Vaadin Lumo UI Kit for Sketch

Marc Englund
Marc Englund
On Jun 21, 2018 8:30:00 AM

Lumo UI Kit for Sketch

Updated on May 7th, 2021

NOTE: This article is outdated and the Sketch kit has since been replaced by the free Vaadin Figma Design Kit.

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As the first small piece of a bigger effort, aimed squarely at helping us developers make applications that users ♡, we proudly give you the Lumo UI Kit for Sketch.

Lately, the concept of design systems has been trending in the UI/UX community. The trend is quite strongly rooted in the design community, but the underlying idea is to improve how UIs are built, improving the communication between designers and developers.

So exactly what is a design system?

A design system aims to allow the designers and developers to use common building blocks when building user experiences and UIs. The system unifies the look and feel of the parts used (colors, fonts, components, etc) as well as the UI/UX patterns used, and it makes it easy for the designers and developers to find, understand, and use the system.

Typically, a design system consists of a “UI Kit” (visual assets for the designers to use in tools like Sketch) with components and patterns, documentation explaining how components and patterns should be used, hopefully, complete with code snippets for developers to copy and paste.

Design systems can be seen as an evolutionary step in the visual design, with roots in print era brand guides and style guides. Component libraries and pattern libraries cover more aspects needed for UI/UX design, and atomic design emerged alongside design tools like Sketch, signifying that the design community is adopting component-based thinking, and a desire to stay DRY.
Google's Material Design pushed things further by packaging all the pieces into a coherent system.

All this is driven by one simple fact: UI/UX design is ultimately useful only when it reaches the user – and in order to reach the user, the design needs to be implemented without the point getting lost in translation.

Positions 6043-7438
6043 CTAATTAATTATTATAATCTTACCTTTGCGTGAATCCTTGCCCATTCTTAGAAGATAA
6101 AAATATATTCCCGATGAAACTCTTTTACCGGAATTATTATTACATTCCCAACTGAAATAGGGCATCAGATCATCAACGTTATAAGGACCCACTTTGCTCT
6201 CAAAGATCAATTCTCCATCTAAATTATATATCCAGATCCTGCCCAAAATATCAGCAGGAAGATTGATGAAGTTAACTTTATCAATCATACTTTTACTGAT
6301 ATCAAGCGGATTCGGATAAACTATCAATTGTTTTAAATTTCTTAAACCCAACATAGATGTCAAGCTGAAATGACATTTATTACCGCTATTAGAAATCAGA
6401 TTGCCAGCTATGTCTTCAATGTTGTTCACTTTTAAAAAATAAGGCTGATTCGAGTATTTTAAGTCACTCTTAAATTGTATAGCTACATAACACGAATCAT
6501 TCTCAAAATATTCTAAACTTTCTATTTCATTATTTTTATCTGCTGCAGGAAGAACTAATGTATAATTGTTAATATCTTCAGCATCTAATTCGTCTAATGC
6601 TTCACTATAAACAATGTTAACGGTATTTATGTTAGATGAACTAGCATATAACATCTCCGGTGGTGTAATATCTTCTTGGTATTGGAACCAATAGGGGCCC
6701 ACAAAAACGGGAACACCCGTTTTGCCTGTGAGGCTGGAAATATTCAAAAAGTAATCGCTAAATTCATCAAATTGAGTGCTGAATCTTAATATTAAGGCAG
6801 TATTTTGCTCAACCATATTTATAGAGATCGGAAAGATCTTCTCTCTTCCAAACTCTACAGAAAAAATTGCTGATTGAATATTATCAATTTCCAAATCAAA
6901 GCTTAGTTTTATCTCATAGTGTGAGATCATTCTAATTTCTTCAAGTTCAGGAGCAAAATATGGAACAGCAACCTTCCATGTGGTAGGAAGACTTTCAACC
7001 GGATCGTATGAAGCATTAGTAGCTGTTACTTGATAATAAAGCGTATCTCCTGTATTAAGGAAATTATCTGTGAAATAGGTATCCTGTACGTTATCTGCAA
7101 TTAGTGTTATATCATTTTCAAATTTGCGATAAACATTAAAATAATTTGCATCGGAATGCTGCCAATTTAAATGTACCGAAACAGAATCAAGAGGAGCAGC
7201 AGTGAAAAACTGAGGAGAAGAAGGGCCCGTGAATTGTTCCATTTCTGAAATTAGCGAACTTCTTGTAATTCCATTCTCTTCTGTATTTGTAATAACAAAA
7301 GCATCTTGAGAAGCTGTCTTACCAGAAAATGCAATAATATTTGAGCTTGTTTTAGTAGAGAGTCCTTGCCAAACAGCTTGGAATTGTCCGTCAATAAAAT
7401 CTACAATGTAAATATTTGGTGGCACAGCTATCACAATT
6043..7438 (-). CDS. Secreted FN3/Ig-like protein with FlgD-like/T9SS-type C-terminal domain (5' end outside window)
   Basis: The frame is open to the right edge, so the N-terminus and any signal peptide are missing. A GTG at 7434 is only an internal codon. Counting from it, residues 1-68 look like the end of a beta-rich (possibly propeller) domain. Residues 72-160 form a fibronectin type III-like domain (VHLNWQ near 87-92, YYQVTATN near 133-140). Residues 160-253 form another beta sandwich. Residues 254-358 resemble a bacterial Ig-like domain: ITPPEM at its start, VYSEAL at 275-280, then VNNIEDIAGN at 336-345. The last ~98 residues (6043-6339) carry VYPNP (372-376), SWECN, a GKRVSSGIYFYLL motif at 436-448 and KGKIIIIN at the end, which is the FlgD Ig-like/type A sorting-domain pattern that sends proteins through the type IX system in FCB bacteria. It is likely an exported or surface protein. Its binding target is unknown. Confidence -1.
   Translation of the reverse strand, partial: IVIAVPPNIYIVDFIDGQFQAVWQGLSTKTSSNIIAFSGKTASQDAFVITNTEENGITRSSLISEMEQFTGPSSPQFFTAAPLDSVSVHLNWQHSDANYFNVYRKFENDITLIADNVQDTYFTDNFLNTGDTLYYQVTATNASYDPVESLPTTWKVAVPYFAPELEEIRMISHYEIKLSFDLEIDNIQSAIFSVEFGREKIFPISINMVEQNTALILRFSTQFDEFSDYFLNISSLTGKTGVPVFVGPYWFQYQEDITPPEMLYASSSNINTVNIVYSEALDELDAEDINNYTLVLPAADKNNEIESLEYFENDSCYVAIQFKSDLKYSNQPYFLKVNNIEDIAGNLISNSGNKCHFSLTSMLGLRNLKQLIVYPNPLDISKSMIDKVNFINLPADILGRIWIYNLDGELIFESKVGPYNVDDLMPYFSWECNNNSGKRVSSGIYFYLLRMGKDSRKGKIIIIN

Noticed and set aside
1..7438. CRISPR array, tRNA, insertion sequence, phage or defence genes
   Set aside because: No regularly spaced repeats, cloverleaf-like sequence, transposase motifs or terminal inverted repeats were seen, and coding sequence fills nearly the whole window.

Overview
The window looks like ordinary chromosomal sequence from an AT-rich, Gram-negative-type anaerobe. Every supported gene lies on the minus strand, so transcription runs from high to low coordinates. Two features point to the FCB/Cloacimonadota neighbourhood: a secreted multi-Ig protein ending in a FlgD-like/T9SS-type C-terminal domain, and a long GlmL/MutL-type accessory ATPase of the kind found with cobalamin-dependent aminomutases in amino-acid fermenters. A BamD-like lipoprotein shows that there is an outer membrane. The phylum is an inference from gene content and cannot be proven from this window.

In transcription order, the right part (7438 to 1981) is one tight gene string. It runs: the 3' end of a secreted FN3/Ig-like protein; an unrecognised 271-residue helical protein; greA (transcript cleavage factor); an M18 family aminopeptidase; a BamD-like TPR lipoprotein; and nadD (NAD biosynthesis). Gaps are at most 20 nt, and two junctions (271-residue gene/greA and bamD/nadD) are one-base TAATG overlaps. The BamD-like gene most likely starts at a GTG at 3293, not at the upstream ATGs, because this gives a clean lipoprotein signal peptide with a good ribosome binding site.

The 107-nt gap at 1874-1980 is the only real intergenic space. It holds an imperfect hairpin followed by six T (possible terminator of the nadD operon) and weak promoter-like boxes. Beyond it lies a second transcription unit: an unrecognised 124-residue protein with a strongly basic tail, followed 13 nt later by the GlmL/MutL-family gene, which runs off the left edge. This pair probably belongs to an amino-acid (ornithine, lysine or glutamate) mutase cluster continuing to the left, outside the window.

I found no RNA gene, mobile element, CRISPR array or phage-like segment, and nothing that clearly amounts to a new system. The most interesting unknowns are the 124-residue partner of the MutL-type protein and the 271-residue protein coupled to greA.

Design systems allow the designers and developers to speak the same language – to cooperate, and ultimately, to deliver valuable applications that the users ♡.

For more information about design systems in general, take a look at InVisions Design Systems Handbook, or the book Design Systems by Smashing Magazine.

You can also have a look at design systems by IBM, Salesforce, Shopify, Microsoft, and many more.

What’s in it for me?

For me as a developer, this speeds up my work, minimizes guesswork, and allows me to stay DRY while focusing on the interesting stuff.

For me as a “hybrid” developer/designer, this allows me to stand on the shoulders of giants, quickly crafting consistent UI/UX with confidence.

For me as a user, I’m getting an application that is easy to use, with a more consistent and delightful user experience.

Today, design systems projects are quite often designer-driven projects, and the challenge most often mentioned is to get developers involved, to make the system easy to use for them.

We’re approaching this from the other direction – as developers, we already know the power of components and composition, and we know how to stay DRY. 
As a first step, let’s make it possible to use the same basic building blocks when designing: the Lumo UI Kit for Sketch.

And this is just the beginning – we’re planning to continue down this path, to make it easier for designers and developers to cooperate. Let’s build an awesome developer-driven design system!

If you are interested in UI Kits and design systems, give us a ping – let’s start a conversation!

Also, if you would prefer to use some other tool, like Figma, be sure to let us know!

Marc Englund
Marc Englund
Marc is a a long time Vaadineer, carrying a Design Strategist card in his left jeans pocket. Lately he has mostly been thinking about the new #FFS, and other ways to make the developers’ day more enjoyable.
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